Of course, it doesn’t work. A parody is an imitation and you make fun of what you’re imitating. The moment you do that AND ask the audience to get invested in the story at the same time, it all falls apart, of course. What makes the parody so worthless is how irrelevant it is to the series. Sure, we get one bit after another about how embarrassing mahou-shoujo-costumes are or how there are always inane explanations for the magical powers or how the series invents this entire unnecessarily convoluted lingo for the series. That’s all worthy of a parody but it all happens outside the story. The comedy in this first episode never creeps into the story and interacts with it. It’s like two series are happening at once sometimes. Komugi in parody-mode is very different from Komugi in story-mode. Her reactions to Usa-P when he parodies certain tropes are very different from when she’s being her usual innocent self with Kokona. When Komugi runs away from Usa-P after he has talked about her having to wear embarrassing clothes to become a mahou-shoujo is the sort of absurdity you would expect to see in a series like Gintama for example. In contrast, all the talk of Komugi being an underdog in the idol-business but being beloved by locals is played straight and I think the creators underestimate that a typical mahou-shoujo-series or idol-series wouldn’t blink twice including this with the expectation that the audience should take them serious. So, either they’re not daring enough with their comedy or they are as insane as I fear and try to create a typical mahou-shoujo-series with drama and all that is also a parody as a comedy-gimmick.
In the end it’s just a jumbled mess of confusing story-inconsistencies and crazy changes in tone. Like, how did nobody at this movie-studio panic about the monster? Nobody was there when Komugi kicked its ass. So why did nobody even mention the monster after she got back to the film-set? Also, the jokes are all weak from start to finish. It isn’t just conceptually that the comedy doesn’t work here. The writing always goes for these one-note, blunt bits. The thing with the inane exposition gets repeated twice. Usa-P can’t shut up about how embarrassing the clothing is. Or something like when Komugi has this introduction where she cheerily mentions how she sucks at every subject except music is just this thing that never goes anywhere. It’s like the writers of this episode have never heard of setup and payoff. The episode just has these burps of comedy that just blatantly complain about mahou-shoujo-tropes without any insight or subtext.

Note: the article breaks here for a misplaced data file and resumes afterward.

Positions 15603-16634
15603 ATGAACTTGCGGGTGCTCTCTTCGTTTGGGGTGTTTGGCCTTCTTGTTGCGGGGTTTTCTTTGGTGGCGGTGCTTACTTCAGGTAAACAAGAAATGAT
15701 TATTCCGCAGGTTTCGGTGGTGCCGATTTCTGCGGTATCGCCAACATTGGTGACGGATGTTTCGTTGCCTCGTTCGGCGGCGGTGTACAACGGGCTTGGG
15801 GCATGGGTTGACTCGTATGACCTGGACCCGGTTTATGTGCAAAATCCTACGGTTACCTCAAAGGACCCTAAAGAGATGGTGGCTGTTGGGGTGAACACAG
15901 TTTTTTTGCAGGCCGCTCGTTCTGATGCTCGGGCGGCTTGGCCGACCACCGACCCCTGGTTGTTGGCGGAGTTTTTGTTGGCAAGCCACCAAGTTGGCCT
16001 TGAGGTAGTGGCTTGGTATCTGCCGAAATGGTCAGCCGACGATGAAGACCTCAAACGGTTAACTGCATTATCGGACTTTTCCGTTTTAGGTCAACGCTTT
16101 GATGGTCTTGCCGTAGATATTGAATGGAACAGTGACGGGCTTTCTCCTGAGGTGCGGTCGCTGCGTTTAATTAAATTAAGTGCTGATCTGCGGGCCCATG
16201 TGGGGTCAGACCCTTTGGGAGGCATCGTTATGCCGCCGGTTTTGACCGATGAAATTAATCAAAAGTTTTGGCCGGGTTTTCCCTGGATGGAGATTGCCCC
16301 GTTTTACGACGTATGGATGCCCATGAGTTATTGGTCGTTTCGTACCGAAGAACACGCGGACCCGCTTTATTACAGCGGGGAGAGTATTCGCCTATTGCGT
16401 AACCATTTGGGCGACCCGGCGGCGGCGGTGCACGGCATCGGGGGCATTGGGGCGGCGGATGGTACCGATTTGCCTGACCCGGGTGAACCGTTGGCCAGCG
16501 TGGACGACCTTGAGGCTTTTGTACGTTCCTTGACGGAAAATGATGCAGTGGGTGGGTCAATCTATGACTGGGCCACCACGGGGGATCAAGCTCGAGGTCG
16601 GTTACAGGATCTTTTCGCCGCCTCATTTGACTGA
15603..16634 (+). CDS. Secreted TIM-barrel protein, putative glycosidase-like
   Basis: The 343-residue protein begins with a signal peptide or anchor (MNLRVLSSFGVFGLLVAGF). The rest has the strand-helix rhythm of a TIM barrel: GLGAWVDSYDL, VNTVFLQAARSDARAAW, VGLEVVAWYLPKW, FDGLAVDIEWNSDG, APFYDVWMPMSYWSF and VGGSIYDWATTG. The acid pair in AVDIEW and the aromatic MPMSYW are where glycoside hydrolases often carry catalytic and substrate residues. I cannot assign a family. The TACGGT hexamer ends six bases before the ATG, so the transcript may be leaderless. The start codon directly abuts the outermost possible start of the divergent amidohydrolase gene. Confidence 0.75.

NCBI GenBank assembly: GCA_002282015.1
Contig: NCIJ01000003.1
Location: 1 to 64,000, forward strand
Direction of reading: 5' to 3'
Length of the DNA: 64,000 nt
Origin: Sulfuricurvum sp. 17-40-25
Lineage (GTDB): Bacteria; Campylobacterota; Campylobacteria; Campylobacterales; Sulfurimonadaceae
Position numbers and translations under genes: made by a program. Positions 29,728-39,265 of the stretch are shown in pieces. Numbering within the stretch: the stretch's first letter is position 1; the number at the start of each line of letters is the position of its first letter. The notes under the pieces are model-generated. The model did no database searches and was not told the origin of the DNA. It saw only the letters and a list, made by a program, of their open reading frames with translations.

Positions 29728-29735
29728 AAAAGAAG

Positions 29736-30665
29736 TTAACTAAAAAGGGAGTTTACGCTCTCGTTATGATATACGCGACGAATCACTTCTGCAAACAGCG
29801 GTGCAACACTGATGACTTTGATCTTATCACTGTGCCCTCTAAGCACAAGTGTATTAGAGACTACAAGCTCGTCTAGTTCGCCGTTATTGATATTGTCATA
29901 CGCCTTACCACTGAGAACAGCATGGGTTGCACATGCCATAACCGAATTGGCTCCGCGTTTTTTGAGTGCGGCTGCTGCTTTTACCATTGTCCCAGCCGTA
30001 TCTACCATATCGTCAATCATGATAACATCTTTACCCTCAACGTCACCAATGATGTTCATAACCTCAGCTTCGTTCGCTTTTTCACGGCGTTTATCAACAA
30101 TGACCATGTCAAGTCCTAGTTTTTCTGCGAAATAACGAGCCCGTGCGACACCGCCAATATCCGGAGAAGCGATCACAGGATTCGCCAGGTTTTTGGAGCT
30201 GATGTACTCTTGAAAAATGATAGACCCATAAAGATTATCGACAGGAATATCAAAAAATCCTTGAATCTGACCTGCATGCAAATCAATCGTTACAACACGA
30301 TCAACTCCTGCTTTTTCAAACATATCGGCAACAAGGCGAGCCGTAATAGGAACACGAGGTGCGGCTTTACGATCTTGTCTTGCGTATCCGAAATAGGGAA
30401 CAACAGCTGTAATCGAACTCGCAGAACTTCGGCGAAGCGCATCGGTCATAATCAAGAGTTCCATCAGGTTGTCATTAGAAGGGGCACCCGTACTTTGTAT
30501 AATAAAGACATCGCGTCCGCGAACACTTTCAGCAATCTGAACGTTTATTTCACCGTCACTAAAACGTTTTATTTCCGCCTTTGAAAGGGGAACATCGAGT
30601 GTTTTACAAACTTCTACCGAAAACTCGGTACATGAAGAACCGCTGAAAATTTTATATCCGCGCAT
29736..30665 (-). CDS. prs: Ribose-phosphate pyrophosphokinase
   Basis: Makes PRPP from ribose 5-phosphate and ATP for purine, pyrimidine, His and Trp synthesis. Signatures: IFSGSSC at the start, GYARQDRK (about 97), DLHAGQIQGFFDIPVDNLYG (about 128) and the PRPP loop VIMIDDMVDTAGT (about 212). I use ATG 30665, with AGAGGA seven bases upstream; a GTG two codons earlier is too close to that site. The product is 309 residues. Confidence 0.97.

Also, it has to be said that this first episode’s animation and artstyle was quite bad. The background-art usually looks cheap and I seriously hope that Kokona has a twin-sister because otherwise, holy shit…! That girl from that troupe of friends looks exactly like Kokona except she has a different hairstyle. And let’s just make it clear: That “rapper-girl” is one of the worst character-ideas I’ve ever seen!
If there’s one thing that could save this series then it would be for it to become worse! Forget the parody-thingy and just play it straight! The parody shows too much self-awareness when the series clearly doesn’t have the chops to deliver good jokes. But if you play it straight and just butcher the story by taking it way too serious, you could actually get into satire-territory. Except this series is clearly too eager to let you in on the joke. And if the first episode is any indication, the joke’s usually not very good.
Posted on January 10, 2016, in Anime, Dagashi Kashi, Nurse Witch Komugi R, Pandora in the Crimson Shell: Ghost Urn, Reviews, Showa Genroku Rakugo Shinju and tagged Anime, だがしかし, ナースウィッチ小麦ちゃんＲ, 紅殻のパンドラ, Dagashi Kashi, DAGASHIKASHI, Kōkaku no Pandora, Nurse Witch Komugi R, Pandora in the Crimson Shell: Ghost Urn, review. Bookmark the permalink. 3 Comments.